Current Issue
This Month's Print Issue

Follow Fast Company

We’ll come to you.

Two Former Google Interns Talk Jobs, Networking, and Caf Food

Hollywood has spun Google’s feeder system into The Internship, out June 7, a comedy in which two washed-up adult salesmen (Vince Vaughn and Owen Wilson) score Google internships and compete against a bunch of whiz kids for jobs. In real life, the only adult interns are MBA students. Two actual, former Google interns break down the generation gap.

Eliana Murillo
Interned Age 21
Today Google’s head of multicultural marketing

Ben Renda
Interned Age 35
Today YouTube’s global head of user operations, policy, and enforcement

Did you enter the internship hoping it would lead to a job?

  • MURILLO: "I was really excited about the opportunity. I knew Google was a cool place, and was interested in how it took startup culture and turned it into this big tech giant."
  • RENDA: "Not really. The internship for an MBA is an 11-week-long first date. The point is to take Google for a test-drive and see if it was something I wanted to come back to."

Is there a difference between interning as a student or an adult?

  • MURILLO: "There’s no difference in terms of access to leadership or experience in terms of work."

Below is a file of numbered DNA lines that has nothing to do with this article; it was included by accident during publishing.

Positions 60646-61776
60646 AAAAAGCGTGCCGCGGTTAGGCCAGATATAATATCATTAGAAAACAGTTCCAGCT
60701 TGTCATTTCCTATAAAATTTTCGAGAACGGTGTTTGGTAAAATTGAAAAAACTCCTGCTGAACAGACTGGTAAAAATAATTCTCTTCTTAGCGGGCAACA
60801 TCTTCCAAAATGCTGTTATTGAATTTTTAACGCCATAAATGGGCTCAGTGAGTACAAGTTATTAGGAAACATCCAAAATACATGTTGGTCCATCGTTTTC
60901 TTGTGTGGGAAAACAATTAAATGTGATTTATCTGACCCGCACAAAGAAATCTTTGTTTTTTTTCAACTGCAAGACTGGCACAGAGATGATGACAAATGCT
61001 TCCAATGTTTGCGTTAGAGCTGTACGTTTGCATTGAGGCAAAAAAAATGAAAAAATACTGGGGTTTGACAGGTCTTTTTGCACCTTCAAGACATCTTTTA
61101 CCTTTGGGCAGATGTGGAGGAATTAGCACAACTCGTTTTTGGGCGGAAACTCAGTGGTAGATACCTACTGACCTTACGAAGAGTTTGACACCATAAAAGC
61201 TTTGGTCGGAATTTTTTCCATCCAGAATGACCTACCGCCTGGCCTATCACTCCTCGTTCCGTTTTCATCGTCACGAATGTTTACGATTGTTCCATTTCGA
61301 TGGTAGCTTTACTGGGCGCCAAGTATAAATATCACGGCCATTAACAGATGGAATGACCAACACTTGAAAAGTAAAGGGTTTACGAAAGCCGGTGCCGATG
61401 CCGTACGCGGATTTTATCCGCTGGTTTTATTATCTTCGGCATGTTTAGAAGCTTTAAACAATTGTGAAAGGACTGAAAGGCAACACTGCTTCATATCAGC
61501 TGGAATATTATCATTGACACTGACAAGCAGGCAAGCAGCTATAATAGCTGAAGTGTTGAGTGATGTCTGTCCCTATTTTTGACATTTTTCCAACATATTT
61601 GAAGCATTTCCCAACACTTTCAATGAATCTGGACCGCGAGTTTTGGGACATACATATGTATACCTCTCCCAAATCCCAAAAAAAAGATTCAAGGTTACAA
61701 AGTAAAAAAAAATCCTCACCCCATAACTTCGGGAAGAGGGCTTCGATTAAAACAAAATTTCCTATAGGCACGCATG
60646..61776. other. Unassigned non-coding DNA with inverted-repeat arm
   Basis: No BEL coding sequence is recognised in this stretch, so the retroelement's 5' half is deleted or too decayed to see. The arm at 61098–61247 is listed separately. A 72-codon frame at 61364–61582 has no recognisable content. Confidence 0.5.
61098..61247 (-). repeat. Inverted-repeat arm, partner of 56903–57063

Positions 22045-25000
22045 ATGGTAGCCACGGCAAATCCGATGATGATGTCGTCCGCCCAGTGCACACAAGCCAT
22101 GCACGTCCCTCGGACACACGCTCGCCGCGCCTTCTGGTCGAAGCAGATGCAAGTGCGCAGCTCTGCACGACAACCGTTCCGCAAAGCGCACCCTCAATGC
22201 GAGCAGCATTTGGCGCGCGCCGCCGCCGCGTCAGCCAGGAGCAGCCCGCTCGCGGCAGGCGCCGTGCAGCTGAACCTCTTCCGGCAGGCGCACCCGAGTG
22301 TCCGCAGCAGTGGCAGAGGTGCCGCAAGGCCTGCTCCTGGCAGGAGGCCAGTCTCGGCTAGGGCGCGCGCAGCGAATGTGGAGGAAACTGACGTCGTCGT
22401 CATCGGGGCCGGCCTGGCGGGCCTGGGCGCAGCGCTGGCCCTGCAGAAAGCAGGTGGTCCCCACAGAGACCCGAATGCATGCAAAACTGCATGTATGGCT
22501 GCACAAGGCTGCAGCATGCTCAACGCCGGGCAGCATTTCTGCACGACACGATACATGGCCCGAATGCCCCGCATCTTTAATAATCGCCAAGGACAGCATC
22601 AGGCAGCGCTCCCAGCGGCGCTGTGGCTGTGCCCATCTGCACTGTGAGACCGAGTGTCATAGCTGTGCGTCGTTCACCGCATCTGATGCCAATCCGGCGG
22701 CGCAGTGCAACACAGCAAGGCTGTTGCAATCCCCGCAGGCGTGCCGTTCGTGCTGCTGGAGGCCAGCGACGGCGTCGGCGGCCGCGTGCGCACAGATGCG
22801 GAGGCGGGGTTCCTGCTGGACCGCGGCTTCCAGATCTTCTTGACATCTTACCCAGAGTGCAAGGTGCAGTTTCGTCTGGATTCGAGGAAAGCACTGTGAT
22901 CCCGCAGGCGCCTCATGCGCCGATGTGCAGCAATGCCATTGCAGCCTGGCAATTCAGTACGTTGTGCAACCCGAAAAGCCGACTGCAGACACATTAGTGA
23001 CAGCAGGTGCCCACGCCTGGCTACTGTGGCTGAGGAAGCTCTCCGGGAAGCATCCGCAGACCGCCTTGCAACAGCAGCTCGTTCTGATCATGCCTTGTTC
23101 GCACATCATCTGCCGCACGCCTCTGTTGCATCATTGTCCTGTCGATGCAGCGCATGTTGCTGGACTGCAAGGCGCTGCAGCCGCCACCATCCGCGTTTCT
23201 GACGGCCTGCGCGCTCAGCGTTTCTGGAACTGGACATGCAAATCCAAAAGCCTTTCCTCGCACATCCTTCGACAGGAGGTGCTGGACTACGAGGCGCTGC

• RENDA: "In terms of who to network with and how to strategically think about your career, I probably had an advantage."

What first blew your mind at Google?

  • MURILLO: "All the food! I don’t mean to sound too excited about it, but it’s like, how can you say no to all this awesome food?"
  • RENDA: "Larry, Sergey, and others have a candid, frank conversation with the whole company on a weekly basis. I came from the military, where you’d never be exposed to that."

Were the interns competitive or did you all bond?

  • MURILLO: "It was very supportive—prepping for all presentations, we practiced with each other. A lot of my friends tried going to every Mountain View cafeteria together."
  • RENDA: "It wasn’t competitive, but we didn’t socialize much. The MBA interns all just hit the ground to meet people inside the company. I chased down every alumni from my grad school."

[Photo courtesy of Twentieth Century Fox and Regency Enterprises]

A version of this article appeared in the June 2013 issue of Fast Company magazine.